Scammers will lure their intended prey into investing in cryptocurrenciesafter meeting them through a dating site or social media. Scammers will then ensure that the prey enticed is "fattened up" before carving up the turkey. A point comes where the final act of the scammers is to get the legitcryptos of their prey transferred to their account before bidding their prey goodbye.

The FBI's Internet Crime Complaint Center reported 1,800 cases in the first seven months of 2021, amounting to $133 million. 

So how does one prepare for such a threat? Well, for starters, there are few tell-tale signs.


●Understand that cryptocurrencies are quite volatile. Trend reversal from bullish to bearish can happen within a blink of an eye.

●Resisting the pressure to buy right now. Scammers will always try to exaggerate the current situation and convince you to buy a specific or unknown currency. 

●Research any news about the broker or a dealer who deals in cryptocurrency options or futures contracts before signing up with them. You can run a background check with tools available through the U.S. Commodity Futures Trading Commission (CFTC).

●Research cryptocurrency trading platforms or crypto wallet providers before sharing sensitive personal information, sending money, or submitting credit card information.

●Carefully read any terms, conditions, or policies with a digital wallet provider. Compared to banks and credit card institutes, these digital wallet providers won't accept any responsibility for replacing your money in the event of theft.


●Avoid investing in cryptocurrency if you lack the knowledge of its working.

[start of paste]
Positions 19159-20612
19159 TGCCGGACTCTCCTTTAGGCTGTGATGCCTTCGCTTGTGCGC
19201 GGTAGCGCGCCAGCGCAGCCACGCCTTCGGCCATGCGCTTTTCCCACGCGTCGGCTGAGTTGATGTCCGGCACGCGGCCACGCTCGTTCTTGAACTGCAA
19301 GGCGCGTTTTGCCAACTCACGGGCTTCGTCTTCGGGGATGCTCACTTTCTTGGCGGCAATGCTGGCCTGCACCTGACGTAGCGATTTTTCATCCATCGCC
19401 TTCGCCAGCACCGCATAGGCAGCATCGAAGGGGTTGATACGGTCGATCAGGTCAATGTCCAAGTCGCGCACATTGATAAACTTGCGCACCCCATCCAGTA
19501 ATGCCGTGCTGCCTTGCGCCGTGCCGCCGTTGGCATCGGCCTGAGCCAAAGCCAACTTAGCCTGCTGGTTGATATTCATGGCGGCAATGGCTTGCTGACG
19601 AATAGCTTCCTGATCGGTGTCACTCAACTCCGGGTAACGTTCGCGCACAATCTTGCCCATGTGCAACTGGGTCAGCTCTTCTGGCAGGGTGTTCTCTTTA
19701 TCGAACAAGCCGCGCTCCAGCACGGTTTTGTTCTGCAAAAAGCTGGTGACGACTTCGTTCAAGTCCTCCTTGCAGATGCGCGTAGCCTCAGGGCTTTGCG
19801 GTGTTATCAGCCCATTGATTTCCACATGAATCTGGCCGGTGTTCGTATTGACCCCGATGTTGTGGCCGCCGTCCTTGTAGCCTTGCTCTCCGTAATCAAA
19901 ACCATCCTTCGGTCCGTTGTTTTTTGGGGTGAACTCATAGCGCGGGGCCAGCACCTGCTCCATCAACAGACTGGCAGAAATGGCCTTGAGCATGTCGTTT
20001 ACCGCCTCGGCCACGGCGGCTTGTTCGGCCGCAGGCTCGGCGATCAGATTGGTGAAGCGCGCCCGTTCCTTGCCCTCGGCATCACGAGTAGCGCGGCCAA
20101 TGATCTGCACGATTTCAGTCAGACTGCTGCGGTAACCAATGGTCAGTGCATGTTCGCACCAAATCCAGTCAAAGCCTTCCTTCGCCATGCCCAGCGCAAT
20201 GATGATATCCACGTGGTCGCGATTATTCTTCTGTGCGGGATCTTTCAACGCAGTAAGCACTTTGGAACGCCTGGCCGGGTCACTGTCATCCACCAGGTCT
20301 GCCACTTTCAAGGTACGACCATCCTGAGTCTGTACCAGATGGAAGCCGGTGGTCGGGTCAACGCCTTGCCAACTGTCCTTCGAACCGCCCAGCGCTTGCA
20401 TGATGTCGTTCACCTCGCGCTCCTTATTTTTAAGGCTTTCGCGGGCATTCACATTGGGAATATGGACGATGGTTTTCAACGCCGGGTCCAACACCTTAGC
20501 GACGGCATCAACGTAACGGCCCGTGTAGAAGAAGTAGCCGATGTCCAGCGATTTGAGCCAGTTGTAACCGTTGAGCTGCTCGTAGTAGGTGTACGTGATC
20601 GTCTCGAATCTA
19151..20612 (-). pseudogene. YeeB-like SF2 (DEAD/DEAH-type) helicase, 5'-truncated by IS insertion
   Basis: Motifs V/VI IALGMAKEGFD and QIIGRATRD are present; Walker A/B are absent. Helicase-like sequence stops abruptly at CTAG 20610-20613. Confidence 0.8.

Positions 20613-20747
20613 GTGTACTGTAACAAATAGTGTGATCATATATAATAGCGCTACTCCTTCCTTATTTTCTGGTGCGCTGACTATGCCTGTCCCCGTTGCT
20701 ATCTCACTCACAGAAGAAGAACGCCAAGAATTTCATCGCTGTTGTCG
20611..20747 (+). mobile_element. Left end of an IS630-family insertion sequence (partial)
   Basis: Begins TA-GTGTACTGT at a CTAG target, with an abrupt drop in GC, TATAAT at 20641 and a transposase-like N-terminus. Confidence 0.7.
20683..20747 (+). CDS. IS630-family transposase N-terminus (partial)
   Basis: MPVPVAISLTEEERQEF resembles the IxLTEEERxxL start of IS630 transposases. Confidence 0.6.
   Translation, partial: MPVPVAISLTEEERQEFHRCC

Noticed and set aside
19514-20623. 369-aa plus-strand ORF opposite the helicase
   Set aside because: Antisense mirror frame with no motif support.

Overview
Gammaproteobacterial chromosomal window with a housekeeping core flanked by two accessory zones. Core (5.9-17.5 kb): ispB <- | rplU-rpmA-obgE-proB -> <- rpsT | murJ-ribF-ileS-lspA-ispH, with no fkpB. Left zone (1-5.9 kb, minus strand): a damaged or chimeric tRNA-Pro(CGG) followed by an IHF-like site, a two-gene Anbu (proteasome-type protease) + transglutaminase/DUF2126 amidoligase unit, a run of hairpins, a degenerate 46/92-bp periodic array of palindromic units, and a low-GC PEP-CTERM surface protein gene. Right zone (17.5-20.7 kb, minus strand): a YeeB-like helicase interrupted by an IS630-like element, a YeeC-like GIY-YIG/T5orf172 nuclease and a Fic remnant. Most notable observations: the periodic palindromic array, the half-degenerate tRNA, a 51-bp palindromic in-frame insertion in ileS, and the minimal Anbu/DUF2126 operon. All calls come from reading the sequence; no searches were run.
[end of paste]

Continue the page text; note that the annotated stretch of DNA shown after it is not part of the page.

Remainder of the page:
●Avoid speculating on cryptocurrency with money you might regret losing.

●Avoid transferring any cryptocurrency on someone you met online or with someone you are not acquainted with. Even if you find that person interesting or share the same passion or attain an investment tip from your lover you recently met online.

●Avoid entertaining government agencies and other businesses demanding you to pay the dues over bills or a promise of winning a lottery in cryptos. Central departments do not deal in cryptocurrencies. 

●Avoid transferring your funds into an individual retirement account advertised as an "IRS or IRA" approved account. Although some self-directed IRAs allow virtual currency investments, the IRS does not endorse or monitor IRA investments.

●Avoid sharing your "private keys" that enable you to access your digital wallet. Keep these private keys- the long lettered-and-numbered codes allowing access to the cryptocurrency wallet, in a safe and secured place.


Cryptocurrency is the future for digital traders who want to follow technologically-backed currencies. However, it isn’t a safe haven even though the fast money-making opportunity seems exciting. The high volatile nature acts both as a merit and a disadvantage to the crypto traders. Bitcoin scammers are another threat to the already baffled traders. Fraudulent sites, imposter brokers, fake ICOs, giveaway scams, are some renowned cryptocurrency hoaxes. While these are the frequently occurring ones, there are plenty of new scams that continuously emerge within the digital space. Crypto hackers and scammers have a knack at outsmarting the traders to make them their victim. Therefore, we suggest all traders practice caution to avoid losing money to such frauds.